It shouldn’t be surprising to any of us. How we think, what we think, when we think, and when we don’t think, shapes our choices, our priorities, and our actions. It seems that this observation is self-evident, and yet I have to confess that I haven’t really examined how and what I think nearly as often as I should.
That’s why I want to recommend you read the book “Our Thoughts Determine Our Lives: The Life and Teachings of Elder Thaddeus of Vitovnica.” The elder really brings home the wisdom of the Orthodox Faith in shaping how and what I think leads me to become “like” Christ. It finally made sense to me WHY the scriptures say we need to have the “mind of Christ.” If I learn to think like Jesus, I’ll start living like Jesus! After all, that’s WHY the Faith is so important in the first place!
It is also the power of the wisdom of the Faith in telling us to “repent.” The Greek word literally means “Change your mind.” It doesn’t mean “Feel sorry for breaking a rule.” No, the key to salvation in the Orthodox Faith starts by reforming the way you think! And that’s because how you think is the rudder of how you live!
Look at our lesson today in Philippians 2:5-11:
BRETHREN, have this mind among yourselves, which is yours in Christ Jesus, who, though he was in the form of God, did not count equality with God a thing to be grasped, but emptied himself, taking the form of a servant, being born in the likeness of men. And being found in human form he humbled himself and became obedient unto death, even death on a cross. Therefore God has highly exalted him and bestowed on him the name which is above every name, that at the name of Jesus every knee should bow, in heaven and on earth and under the earth, and every tongue confess that Jesus Christ is Lord, to the glory of God the Father.
For years I thought I was supposed to have “the mind of Christ” by myself. Turns out it isn’t possible for one person to have “the mind of Christ” alone. The only way for us to have the “mind of Christ” is in the community of the Church. And what does St. Paul mean when he says “the mind of Christ?” Well, think about it for a minute. To have the “mind of Christ” is to think like Jesus thinks; reason like Jesus reasons, and make decisions like Jesus makes decisions. In other words, St. Paul is telling the Philippian Church and us that we are supposed to be so united with one another that we all help each other think like Jesus – to have the “mind of Christ.”
So, how does Jesus think?
First, Jesus knows Who He is but doesn’t demand What He deserves. Jesus Christ knew He was equal to the Father and that His unity with the Father in the Holy Trinity meant He and the Father were one. But, the Lord’s mission required Him to humble Himself and be obedient to the horrible death of the cross. The Lord knew that this obedience was necessary to set the universe right again and He willingly set His prerogatives aside to serve us. So, if we, in the Church (no one could ever hope to do this by himself) are to think like Jesus, that means we each set aside our demands for the common good of the Church. We “prefer” our brother, as St. Paul tells the Romans to do in Romans 12:10.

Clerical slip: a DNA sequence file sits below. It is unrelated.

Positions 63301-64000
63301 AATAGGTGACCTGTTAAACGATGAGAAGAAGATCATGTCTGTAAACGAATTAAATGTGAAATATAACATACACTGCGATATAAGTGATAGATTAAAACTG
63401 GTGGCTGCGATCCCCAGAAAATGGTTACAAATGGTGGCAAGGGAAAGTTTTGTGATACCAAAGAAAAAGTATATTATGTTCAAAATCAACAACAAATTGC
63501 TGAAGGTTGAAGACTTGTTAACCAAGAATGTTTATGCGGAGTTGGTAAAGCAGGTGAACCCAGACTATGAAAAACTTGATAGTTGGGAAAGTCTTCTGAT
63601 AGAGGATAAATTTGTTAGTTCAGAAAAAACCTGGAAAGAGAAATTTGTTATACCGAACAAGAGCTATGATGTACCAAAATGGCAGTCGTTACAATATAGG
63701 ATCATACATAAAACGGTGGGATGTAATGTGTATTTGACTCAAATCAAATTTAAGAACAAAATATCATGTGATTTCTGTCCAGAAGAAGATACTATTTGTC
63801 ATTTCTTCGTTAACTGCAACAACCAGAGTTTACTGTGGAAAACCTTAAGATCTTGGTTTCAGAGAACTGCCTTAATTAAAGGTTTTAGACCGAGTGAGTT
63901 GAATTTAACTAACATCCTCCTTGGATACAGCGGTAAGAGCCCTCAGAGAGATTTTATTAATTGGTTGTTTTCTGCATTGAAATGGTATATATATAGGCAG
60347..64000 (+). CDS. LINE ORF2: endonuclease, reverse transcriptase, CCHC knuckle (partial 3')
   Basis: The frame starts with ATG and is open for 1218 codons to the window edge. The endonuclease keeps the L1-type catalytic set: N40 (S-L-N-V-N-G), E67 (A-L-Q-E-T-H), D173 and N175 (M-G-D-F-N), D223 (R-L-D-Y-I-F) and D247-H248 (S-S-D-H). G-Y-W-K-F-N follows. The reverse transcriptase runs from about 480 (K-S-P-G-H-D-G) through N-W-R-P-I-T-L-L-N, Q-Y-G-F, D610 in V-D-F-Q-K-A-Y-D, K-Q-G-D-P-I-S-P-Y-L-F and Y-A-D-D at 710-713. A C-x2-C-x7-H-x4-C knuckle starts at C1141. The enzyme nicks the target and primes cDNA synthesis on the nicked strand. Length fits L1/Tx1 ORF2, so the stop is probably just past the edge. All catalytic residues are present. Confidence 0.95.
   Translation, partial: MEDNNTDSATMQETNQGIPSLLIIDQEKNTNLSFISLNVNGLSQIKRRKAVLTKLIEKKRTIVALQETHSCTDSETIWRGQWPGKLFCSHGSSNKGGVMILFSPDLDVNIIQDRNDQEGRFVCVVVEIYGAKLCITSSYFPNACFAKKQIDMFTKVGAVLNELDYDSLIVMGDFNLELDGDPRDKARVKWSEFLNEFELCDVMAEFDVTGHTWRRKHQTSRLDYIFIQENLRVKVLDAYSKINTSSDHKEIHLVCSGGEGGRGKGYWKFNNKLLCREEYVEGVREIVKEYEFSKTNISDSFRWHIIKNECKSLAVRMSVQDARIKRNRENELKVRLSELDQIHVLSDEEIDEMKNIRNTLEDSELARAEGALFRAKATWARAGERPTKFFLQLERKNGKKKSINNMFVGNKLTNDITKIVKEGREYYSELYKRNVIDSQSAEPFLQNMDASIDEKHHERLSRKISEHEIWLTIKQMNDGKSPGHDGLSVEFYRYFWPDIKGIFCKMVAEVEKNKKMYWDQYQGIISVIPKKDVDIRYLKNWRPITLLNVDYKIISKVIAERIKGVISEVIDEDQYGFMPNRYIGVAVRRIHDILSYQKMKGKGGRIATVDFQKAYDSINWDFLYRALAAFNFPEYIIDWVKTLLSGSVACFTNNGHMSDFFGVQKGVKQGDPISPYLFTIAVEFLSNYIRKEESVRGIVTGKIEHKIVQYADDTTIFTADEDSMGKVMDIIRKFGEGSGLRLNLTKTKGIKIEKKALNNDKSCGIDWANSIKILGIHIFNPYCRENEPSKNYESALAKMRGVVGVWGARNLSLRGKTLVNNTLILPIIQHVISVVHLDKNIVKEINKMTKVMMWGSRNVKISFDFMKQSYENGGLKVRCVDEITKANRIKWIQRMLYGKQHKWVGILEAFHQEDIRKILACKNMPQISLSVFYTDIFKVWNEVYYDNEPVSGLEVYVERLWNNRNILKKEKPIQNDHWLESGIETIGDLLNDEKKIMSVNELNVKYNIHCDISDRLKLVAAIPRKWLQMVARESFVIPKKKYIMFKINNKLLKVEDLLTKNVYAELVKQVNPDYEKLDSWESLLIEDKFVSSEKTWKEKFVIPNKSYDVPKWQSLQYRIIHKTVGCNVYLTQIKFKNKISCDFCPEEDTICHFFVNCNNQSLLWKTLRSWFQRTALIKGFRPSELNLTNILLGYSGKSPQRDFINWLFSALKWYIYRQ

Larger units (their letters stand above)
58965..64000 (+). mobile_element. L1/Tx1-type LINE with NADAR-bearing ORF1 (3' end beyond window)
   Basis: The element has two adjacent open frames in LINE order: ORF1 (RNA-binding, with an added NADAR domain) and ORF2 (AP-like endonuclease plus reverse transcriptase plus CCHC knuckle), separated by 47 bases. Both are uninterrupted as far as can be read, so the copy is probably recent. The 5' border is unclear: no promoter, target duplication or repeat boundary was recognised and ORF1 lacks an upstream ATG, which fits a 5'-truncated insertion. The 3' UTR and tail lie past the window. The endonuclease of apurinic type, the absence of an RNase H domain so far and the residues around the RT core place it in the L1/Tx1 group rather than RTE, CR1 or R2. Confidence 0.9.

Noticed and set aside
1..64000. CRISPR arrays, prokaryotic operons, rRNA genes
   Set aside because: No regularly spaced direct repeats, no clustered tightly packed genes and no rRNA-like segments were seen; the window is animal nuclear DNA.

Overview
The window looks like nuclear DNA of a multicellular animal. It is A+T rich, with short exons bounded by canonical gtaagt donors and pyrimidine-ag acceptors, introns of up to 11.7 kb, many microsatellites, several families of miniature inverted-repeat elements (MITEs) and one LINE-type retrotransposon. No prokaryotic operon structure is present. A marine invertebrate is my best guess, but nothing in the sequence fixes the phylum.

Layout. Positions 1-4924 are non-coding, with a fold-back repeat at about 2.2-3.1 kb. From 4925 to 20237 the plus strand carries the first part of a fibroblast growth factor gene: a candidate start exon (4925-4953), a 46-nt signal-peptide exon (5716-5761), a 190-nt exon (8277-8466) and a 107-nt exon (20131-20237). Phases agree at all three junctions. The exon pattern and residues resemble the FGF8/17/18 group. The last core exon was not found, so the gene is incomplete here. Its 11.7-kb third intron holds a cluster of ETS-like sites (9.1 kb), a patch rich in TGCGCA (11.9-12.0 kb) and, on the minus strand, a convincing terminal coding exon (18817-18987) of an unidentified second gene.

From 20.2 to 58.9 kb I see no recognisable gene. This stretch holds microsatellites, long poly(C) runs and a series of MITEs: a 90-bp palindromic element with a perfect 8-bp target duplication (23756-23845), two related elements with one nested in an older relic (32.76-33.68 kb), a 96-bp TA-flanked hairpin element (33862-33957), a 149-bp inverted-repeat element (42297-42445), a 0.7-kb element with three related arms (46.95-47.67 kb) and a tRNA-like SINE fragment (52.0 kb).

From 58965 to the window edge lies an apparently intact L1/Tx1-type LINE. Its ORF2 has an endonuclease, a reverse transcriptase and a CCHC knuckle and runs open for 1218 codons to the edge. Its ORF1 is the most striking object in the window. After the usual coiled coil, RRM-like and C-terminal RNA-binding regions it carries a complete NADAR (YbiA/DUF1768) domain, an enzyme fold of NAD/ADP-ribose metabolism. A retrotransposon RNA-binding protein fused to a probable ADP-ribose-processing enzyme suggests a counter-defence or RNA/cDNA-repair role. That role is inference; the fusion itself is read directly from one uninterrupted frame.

Next, Jesus thinks bigger than the temporary. The Lord could only face the pain and the terror of the cross if He was able to see past the pain to gain. His joy at the wonderful outcome of destroying death by death strengthened Him to face His temporary challenges. So, we, as the Church, have to never allow temporary challenges to poison our fellowship. We have to think like Jesus when it comes to problems in the Church, and see past them to the purpose of the Church to make us “like Christ.”
Finally, Jesus enjoys the Father’s favor. The Lord’s obedience and vision mean He recognizes that the glory as the Father’s Son is never diminished by His humility, and, not only that but the Lord’s humility is turned into praise from “heaven and on earth and under the earth.” It’s the sad and divided mentality of everyone always trying to “have it my way” that wars against the whole Church holding the comprehensive and all-consuming “mind of Christ” together and all of us benefit from this sense of unity of purpose, motivation, and humble service.
As we come to the Apodosis (The Leave-Taking) of the Feast of the Dormition, the Church, in calling us to celebrate this feast, invites us to change the way we think about our lives and the very purpose of our lives. This feast that celebrates one of our own, the Theotokos, as one who both experiences death AND the resurrection of the dead because of her intimate communion with her son and Lord. In light of this victory over death a decay, we are invited to allow the Holy Spirit to re-orient our thinking away from the short-sighted selfishness of a life lived only to consume or gather for ourselves, and see that transformation of our life into one that lives based on eternal truth and not mere temporary thinking. This “medicine of immortality” in the Church should so affect our thinking that our everyday lives take on a deeper purpose and meaning.
Today, in your parish, do you help your parish have the “mind of Christ” in your choices, your motivations, and your service? Are you contributing to all of you collectively thinking like Jesus, or do you catch yourself insisting on your own way? If we are ever going to live truly Normal Orthodox lives, then we have to come to grips with the fact that we will never be that by ourselves. We need each other!
P.S. In birth, you preserved your virginity; in death, you did not abandon the world, O Theotokos. As the mother of life, you departed to the source of life, delivering our souls from death by your intercessions.